Kurdish fighters raise flag of PKK leader in centre of Raqqa
Syrian social media users have reacted with alarm after the Syrian Democratic Forces (SDF) unveiled a large picture of Kurdistan Workers' Party (PKK) leader Abdullah Ocalan in the centre of Raqqa following the city's liberation from the Islamic State (IS) group.
The US-backed SDF, which is composed of Arabs and Kurds, took control of Raqqa this week. The portrait of Ocalan was raised in the central al-Naim square by fighters affiliated to the People's Protection Units (YPG) during a parade of the female-only Women's Protection Units (YPJ):
In a statement after the flag-raising, the YPJ command said the victory in Raqqa was a victory for both Ocalan and women against the IS and other Islamist groups in Syria.
“Women have freed themselves of the exploitative male regime in political, social, cultural and military aspects, and became a solution to the problems and builder of morals," said Nesrin Abdullah.
"The establishment of women’s army against Ahrar al-Sham, Nusra and ISIS was a response to the powers in Syria, and a major step serving for the peoples of Syria.”
She ended the statement with the slogan “Jin, Jiyan, Azadi” translating as "woman, life, freedom".
Ocalan, who was born in the Turkish province of Sanliurfa, was a co-founder of the PKK in 1978 and led a guerrilla war against the Turkish state that resulted in more than 40,000 deaths.
Although the YPG has claimed it is independent from the PKK, the group acknowledges Ocalan as its ideological figurehead and PKK commanders are thought to control key institutions in northern Syria.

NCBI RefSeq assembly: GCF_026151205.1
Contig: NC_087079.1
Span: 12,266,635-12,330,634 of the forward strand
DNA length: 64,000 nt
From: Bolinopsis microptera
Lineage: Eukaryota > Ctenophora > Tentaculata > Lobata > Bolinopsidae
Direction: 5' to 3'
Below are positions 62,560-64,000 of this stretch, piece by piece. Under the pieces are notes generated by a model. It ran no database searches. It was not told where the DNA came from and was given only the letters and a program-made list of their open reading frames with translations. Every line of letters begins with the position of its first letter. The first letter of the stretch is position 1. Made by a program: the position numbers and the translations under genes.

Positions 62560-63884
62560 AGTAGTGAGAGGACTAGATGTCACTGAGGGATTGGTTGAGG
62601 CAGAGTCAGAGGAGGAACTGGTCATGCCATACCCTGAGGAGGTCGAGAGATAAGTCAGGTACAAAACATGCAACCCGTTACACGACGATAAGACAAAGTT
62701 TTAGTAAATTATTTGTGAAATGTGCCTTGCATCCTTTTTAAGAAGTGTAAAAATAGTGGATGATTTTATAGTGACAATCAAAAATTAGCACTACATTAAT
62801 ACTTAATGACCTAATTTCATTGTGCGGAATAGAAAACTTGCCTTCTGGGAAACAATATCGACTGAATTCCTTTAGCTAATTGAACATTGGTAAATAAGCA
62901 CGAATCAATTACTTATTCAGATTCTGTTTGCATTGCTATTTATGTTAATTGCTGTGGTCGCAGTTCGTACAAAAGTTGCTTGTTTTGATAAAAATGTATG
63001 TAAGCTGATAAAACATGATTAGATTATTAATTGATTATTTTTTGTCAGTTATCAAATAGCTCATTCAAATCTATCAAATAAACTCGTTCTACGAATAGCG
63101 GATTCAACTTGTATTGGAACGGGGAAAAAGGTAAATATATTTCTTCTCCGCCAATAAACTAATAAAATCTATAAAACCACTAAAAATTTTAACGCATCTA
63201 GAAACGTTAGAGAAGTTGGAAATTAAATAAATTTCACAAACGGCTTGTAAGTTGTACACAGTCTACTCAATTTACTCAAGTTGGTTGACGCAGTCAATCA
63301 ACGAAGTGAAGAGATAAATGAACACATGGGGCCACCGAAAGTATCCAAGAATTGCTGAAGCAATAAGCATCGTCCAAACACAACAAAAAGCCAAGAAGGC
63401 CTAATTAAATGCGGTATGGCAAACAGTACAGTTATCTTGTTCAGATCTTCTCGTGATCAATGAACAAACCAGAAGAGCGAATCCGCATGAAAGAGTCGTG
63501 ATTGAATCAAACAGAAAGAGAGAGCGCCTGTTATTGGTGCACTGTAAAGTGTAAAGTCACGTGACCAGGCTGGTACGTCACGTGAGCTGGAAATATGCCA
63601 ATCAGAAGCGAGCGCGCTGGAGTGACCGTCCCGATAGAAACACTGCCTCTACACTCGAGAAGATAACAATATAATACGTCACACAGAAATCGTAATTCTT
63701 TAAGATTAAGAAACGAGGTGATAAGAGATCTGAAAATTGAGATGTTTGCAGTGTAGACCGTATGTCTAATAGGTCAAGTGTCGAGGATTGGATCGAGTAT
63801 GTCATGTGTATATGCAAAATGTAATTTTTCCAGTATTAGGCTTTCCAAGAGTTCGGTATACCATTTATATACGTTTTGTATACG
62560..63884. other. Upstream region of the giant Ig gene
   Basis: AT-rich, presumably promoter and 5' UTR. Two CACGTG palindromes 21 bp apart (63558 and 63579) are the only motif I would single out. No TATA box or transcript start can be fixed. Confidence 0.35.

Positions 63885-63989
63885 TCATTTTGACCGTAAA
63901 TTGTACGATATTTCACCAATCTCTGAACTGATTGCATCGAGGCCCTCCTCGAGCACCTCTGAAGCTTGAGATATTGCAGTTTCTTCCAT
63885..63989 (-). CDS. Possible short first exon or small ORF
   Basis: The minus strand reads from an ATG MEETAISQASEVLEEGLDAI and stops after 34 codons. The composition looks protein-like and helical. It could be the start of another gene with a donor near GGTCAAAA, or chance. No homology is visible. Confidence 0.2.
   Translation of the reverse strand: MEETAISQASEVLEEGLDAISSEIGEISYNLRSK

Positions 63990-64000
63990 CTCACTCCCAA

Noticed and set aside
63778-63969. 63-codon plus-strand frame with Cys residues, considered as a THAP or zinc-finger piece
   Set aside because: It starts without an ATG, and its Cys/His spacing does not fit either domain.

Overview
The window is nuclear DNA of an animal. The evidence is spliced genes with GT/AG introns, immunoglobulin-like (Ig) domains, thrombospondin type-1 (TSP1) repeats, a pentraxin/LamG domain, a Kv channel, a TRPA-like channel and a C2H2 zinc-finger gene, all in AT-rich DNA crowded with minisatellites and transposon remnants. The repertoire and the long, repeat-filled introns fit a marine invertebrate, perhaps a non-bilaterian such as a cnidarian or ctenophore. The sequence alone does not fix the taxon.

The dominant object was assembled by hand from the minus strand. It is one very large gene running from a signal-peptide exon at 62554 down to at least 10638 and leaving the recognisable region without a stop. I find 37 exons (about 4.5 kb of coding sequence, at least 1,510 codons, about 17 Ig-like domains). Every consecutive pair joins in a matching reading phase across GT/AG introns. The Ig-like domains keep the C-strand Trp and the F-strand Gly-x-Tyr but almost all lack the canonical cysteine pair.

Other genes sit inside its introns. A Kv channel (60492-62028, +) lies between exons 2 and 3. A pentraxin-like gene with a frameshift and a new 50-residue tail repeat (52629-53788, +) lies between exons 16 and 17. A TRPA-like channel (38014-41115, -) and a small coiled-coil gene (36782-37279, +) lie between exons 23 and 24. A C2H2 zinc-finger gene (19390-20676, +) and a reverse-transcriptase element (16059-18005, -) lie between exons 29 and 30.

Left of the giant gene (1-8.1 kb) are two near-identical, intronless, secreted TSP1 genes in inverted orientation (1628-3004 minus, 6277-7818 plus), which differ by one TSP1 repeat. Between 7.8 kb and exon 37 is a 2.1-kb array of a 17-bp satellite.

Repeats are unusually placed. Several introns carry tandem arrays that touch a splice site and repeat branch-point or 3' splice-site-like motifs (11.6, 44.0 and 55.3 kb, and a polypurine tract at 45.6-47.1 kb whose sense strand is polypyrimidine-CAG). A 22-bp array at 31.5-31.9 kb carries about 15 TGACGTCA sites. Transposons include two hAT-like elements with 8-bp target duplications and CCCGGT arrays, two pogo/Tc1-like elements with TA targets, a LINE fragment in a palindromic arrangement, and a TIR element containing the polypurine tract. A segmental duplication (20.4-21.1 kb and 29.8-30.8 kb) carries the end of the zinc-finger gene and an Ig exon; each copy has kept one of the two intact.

Syrian opposition activists criticised the move on Twitter with some saying that one "terrorist" group, the Islamic State group, had simply been traded in for another:
The US has supported the YPG as part of the SDF in its fight against IS, but at the same time regards the PKK as a terrorist organisation, as do the UK and EU.
Turkey has repeatedly criticised the US for supporting the YPG, who it says are indistinguishable from the PKK.
IS captured mostly Sunni Arab Raqqa in 2014, and under its rule the city became infamous for gruesome abuses and a planning centre for attacks abroad.
Its loss deals a major blow to the militants' dreams of statehood, and comes after their July defeat in Iraq's second city Mosul, their other major urban stronghold.
In Syria, they are now confined largely to Deir Ezzor province, where they are under attack by both the SDF and Russian-backed government forces.
In neighbouring Iraq, they hold only a small stretch of the Euphrates valley adjoining the Syrian border, a far cry from their peak in 2014, when their "caliphate" was approximately the size of Britain.